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Hiya from Free Range Free Chat, our open thread about all things living on this planet, and all things planet related as it supports that life.. Today is Memorial Day of 2021, a day set aside to honor those in the military who have died fighting for our country.

As it happens, animals have fought beside us in our human wars since we began warring; while they get little choice in the matter, they have been a key asset, carrying supplies and the wounded, detecting gasses before we can, carrying messages, dropping bombs and at times simply serving as mascots. We remember them today, just as we remember soldiers who fought with them.

Happy Memorial Day to the News Views Community– what’s up with everyone? I’ve been absent taking care of my dad; I want to catch up. What’s going on with you, your animals, your piece of the world and your holiday activities? Pet stories are always welcome. . . . .whatcha got?

London’s full of war memorials, but this one goes beyond honoring the men and women who fought for the United Kingdom and the Allied forces. It’s dedicated to the many animals who served alongside the human soldiers throughout the 20th century. The memorial shows sculptures of two mules, a horse, and a dog, all posed near a cracked wall. A stream of other animals, including elephants and pigeons, is shown on the wall itself. It’s a touching tribute to the beasts of burden who had no choice but to enter the wars.
War elephants were usually deployed in the center of the line, where the imposing beasts would charge at up to 20 mph toward the enemy. They were also used to carry heavy materials across difficult terrain before tanks and helicopters were an option. The mere sight of elephants charging was enough to break lines and cause many armies to flee in terror. Only cannon fire made the war elephants impractical. The giant animals were resilient against musket fire, but provided a huge target for cannons. Off the battlefield, militaries still found ways to make use of elephants. As recently as 1987 Iraqi troops allegedly used elephants to transport heavy weaponry for use in Kirkuk.
The horse, Sgt. Reckless, is going to be the first recipient of the American Medal of Bravery for war animals at a ceremony on the steps of the U.S. Capitol in November. He served in the Korean War. (Courtesy photo)

The U.S. Navy has been training bottlenose dolphins to carry out marine patrols since the 1960s, after they were identified for their intelligence and military aptitude in a program of tests of 19 different types of animals, including birds and sharks.

A dolphin’s main military asset is its precise echolocation sense, which lets it identify objects underwater that would be invisible to human divers. Dolphins also use their eyes underwater, but by emitting a series of high-pitched squeaks and listening for the echoes that bounce back, they can make a mental image of objects they can’t see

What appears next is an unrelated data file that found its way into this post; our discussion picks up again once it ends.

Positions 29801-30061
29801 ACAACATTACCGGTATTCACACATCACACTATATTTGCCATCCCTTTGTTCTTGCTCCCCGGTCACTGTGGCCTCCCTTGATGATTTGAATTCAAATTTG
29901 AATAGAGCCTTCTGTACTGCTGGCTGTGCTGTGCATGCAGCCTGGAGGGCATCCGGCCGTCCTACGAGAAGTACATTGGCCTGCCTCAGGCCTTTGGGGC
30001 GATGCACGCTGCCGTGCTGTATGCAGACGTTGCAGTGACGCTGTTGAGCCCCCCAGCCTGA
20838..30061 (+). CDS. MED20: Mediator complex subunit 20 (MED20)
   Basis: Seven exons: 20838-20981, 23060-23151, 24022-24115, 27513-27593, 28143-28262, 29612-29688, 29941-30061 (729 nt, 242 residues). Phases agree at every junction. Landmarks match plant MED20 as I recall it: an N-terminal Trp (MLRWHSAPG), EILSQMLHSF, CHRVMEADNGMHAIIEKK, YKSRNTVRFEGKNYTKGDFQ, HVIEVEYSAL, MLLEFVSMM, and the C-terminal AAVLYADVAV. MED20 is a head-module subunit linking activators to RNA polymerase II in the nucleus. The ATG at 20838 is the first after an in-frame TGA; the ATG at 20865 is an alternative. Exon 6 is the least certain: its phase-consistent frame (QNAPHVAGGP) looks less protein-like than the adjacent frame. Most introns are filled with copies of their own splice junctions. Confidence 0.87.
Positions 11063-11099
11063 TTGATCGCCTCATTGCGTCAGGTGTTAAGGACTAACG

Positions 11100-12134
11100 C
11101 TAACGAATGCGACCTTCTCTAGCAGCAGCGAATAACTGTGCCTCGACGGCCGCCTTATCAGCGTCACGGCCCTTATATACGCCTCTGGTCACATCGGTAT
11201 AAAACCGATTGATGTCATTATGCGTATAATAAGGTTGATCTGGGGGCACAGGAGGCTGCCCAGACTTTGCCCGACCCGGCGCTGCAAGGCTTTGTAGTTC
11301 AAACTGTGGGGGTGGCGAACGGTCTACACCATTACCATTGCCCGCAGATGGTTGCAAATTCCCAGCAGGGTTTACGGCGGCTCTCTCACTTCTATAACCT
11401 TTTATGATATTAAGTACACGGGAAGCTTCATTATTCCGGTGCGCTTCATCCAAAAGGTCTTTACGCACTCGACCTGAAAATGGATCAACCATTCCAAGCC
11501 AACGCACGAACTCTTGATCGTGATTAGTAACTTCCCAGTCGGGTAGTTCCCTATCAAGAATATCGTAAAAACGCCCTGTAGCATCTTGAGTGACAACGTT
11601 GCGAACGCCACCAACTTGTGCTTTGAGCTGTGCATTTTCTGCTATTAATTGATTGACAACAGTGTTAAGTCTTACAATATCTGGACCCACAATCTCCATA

Camels carry the wounded and supplies and can go long distances without water.

Even slugs could play a part in detecting gases. These creatures were particularly sensitive to mustard gas, which posed a real danger for soldiers in the trenches. The slug would respond by closing up its breathing holes and compressing its body.

Slugs were more sensitive to the gas than humans, so they detected it before the soldiers did. When the soldiers saw the slug behaving in this way, they knew it was time to put on their gas masks. Mice and Canaries were also used to detect gasses before the soldiers could.b

The Bat Bomb

This was a time where scientists on all sides were provided with tremendous resources and opportunities to dig into all sorts of research, with the purpose of bringing ruin to the enemy forces. For the United States, one strange and ill-fated weapon would come to be known as the bat bomb. While it might sound like a weapon utilized by Batman in the 1960s, the bat bomb’s purpose was to weaponize bats against the Japanese.

Small incendiary bombs were light enough for a bat to carry and would reliably start fires. The bats would be placed in a state of hibernation, induced by cooling the animals down enough to put them to sleep. In their hibernating state, they did not need to consume food, which meant they could be shipped easily. A container would open up, releasing the bats all at once, allowing them to swarm over their target, releasing their payloads. Vintage News

Sources: Animals in War Business Insider LiveScience

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